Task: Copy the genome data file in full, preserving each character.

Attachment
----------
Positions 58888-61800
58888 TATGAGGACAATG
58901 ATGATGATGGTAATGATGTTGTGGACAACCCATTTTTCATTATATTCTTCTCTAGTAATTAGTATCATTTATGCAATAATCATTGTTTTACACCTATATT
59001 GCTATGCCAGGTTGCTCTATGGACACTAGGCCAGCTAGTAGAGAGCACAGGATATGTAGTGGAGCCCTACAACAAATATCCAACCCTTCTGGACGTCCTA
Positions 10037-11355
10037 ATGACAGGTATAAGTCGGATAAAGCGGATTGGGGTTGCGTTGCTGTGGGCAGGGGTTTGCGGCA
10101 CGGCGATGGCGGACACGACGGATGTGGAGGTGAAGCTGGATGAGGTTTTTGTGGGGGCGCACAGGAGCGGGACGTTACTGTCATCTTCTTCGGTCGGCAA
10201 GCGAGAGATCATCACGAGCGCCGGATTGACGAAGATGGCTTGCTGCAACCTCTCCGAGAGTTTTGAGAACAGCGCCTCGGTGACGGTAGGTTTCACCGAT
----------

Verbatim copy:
Positions 58888-61800
58888 TATGAGGACAATG
58901 ATGATGATGGTAATGATGTTGTGGACAACCCATTTTTCATTATATTCTTCTCTAGTAATTAGTATCATTTATGCAATAATCATTGTTTTACACCTATATT
59001 GCTATGCCAGGTTGCTCTATGGACACTAGGCCAGCTAGTAGAGAGCACAGGATATGTAGTGGAGCCCTACAACAAATATCCAACCCTTCTGGACGTCCTA
Positions 10037-11355
10037 ATGACAGGTATAAGTCGGATAAAGCGGATTGGGGTTGCGTTGCTGTGGGCAGGGGTTTGCGGCA
10101 CGGCGATGGCGGACACGACGGATGTGGAGGTGAAGCTGGATGAGGTTTTTGTGGGGGCGCACAGGAGCGGGACGTTACTGTCATCTTCTTCGGTCGGCAA
10201 GCGAGAGATCATCACGAGCGCCGGATTGACGAAGATGGCTTGCTGCAACCTCTCCGAGAGTTTTGAGAACAGCGCCTCGGTGACGGTAGGTTTCACCGAT